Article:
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Too Much Talk. Too Little Action

Mike Dickson

May 3, 2024

Too much talk at work kills productivity. This is one of the findings from a recent study at Currys, the UK retailer, where the main distraction to productivity seen by over a fifth of workers (23%) was talkative colleagues.

The general trend in hybrid working is that more people are starting to return to their workplaces, as well as still working from home. So, it's not surprising that they are keen to chat in person with co-workers rather than just looking at them on a screen. Nothing beats face-to-face.

But are these productive conversations, rather than just tittle-tattle? On balance they are probably not.

So, what can be done about this in positive ways - as opposed to bosses just telling their people to ‘get on with it’ and focus on the job in hand.

The answer lies in the culture of the organisation and its brand.

The descriptor that culture is about 'the way we do things around here' rather than just 'what we do' applies to conversations too. And, most importantly, focusing on the organisation’s BRAND and the values around it should be pivotal to those conversations.

In his excellent new book Supercommunicators, Charles Duhigg identifies three types of productive conversations. Here’s how they can become productive in a work context by using BRAND as a guide.

The first is having a clear focus on what a conversation is actually about. In this case, it needs each party to have a decision-making mindset. And those decisions should be based on how those conversations must have a positive impact on customers – either directly or indirectly. Customers buy brands, not just products and services. So, both customer and brand considerations must be at the heart of any workplace conversations.

The second type of conversation Charles Duhigg identified is about how we feel. And this requires an emotional mindset. Brands are about evoking emotions and this involves putting yourselves in the shoes of the customer. It’s about being empathetic to their needs and that can equally apply to conversations with co-workers. How will they feel as a result of a conversation – motivated and inspired to take action? Leaders of teams should take particular note of this.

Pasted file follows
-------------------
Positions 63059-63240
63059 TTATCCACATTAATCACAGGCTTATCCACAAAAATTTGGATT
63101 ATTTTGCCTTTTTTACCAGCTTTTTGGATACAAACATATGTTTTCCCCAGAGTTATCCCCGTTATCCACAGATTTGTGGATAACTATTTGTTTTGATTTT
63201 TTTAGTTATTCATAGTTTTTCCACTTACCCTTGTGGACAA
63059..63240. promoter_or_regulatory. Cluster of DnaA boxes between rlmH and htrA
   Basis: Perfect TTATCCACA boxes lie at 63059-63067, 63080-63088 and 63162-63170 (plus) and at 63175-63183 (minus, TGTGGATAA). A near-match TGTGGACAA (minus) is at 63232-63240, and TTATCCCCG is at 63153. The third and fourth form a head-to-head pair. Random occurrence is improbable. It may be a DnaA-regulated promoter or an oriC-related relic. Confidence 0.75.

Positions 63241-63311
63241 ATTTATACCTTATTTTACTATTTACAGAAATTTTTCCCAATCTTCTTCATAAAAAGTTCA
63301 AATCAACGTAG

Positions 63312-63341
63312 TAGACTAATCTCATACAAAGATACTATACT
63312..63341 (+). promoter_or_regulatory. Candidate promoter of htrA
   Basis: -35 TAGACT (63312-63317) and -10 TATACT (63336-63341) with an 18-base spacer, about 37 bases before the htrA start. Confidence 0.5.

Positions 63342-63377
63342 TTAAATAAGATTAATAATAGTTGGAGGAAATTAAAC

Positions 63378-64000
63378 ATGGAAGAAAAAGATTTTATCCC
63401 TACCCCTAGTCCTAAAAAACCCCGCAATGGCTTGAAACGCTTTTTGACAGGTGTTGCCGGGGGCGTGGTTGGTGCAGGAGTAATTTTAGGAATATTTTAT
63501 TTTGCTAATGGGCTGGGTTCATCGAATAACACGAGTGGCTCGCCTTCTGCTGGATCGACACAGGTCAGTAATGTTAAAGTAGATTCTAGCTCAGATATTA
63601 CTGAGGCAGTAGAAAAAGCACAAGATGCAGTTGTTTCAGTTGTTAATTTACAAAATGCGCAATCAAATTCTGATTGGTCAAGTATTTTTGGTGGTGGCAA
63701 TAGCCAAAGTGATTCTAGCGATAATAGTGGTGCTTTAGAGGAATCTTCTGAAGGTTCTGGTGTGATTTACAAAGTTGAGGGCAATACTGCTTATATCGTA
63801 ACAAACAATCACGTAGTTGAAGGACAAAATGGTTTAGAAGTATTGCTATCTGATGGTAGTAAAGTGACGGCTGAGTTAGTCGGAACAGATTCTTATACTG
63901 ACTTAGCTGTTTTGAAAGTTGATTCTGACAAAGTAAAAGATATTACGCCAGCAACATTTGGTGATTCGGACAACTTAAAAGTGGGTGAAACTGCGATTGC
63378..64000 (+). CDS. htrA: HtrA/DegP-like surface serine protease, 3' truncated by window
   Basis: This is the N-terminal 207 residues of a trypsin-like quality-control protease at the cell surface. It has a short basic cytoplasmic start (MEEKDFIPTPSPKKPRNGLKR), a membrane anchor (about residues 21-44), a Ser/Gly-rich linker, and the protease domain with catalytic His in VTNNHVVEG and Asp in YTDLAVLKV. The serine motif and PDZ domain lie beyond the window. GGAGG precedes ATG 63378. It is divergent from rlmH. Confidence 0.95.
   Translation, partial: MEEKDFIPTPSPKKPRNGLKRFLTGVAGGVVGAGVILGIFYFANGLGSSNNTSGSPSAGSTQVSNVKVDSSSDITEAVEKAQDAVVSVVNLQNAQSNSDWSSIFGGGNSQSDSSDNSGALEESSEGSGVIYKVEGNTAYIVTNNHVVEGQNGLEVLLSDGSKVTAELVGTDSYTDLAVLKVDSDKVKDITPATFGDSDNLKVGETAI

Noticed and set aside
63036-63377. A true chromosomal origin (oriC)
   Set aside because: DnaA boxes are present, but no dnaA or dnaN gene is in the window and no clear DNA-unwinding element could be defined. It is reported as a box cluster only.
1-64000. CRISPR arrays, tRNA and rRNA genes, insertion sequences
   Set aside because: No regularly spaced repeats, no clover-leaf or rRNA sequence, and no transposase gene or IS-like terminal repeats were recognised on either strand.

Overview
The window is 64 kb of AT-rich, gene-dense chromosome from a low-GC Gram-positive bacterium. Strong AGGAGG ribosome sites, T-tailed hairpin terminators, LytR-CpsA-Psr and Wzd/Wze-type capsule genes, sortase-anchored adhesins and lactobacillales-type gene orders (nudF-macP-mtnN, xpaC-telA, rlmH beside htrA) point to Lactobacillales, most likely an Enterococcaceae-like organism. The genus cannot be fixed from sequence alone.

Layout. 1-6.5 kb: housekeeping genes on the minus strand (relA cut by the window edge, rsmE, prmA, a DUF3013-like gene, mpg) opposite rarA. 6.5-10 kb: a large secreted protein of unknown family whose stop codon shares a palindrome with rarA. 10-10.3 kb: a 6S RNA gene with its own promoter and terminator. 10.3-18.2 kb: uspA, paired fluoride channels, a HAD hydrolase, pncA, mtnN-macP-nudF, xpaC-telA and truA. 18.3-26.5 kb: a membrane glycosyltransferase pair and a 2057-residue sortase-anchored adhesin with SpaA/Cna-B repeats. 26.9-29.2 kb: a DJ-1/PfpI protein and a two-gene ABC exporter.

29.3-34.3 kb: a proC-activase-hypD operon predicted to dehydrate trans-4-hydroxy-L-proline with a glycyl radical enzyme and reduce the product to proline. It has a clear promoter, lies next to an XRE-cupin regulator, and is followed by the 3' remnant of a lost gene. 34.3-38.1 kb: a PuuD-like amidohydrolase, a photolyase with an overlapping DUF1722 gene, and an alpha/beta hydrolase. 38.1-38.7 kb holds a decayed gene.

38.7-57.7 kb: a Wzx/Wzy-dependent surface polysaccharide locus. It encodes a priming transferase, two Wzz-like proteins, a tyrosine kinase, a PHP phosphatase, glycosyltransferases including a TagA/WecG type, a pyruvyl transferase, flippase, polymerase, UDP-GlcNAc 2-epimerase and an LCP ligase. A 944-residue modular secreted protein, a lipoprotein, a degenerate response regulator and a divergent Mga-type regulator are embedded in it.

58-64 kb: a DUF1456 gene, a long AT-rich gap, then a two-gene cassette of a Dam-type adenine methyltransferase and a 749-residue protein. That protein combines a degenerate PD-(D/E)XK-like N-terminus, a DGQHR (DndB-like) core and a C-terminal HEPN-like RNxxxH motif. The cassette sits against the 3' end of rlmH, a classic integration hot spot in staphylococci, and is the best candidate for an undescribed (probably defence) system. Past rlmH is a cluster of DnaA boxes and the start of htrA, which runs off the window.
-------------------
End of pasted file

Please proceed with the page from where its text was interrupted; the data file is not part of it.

The third conversation type is about who we are, which entails having a social mindset. A brand helps people in organisations understand why they do what they do, again in this context for the benefit of customers. The neuroscientist Matthew Liebermann wrote that our brains’ default mode plays a role in how we think ‘‘about other people, oneself and the relation to other people". And this involves how we listen to others, how we understand them, and what we say in return.

The intention of this piece is not to suggest there is some form of management dictate introduced to prevent employees from having any conversations about topics outside of work. There is always a place for that over lunch, in the pub, or in any purely social environment.

But there’s no doubt that having more fruitful conversations at work and avoiding distractions through just chat will lead to better productivity. And, to emphasise it again, being brand-focused is what will make these conversations fruitful.

Here’s a final exercise on this.

Marketers often describe their brands as people. Who are they? What are their values? And what is their personality?

So, imagine that person listening to any work conversation. How would they feel about it? Good or bad? Only you can answer that question each time you talk with colleagues.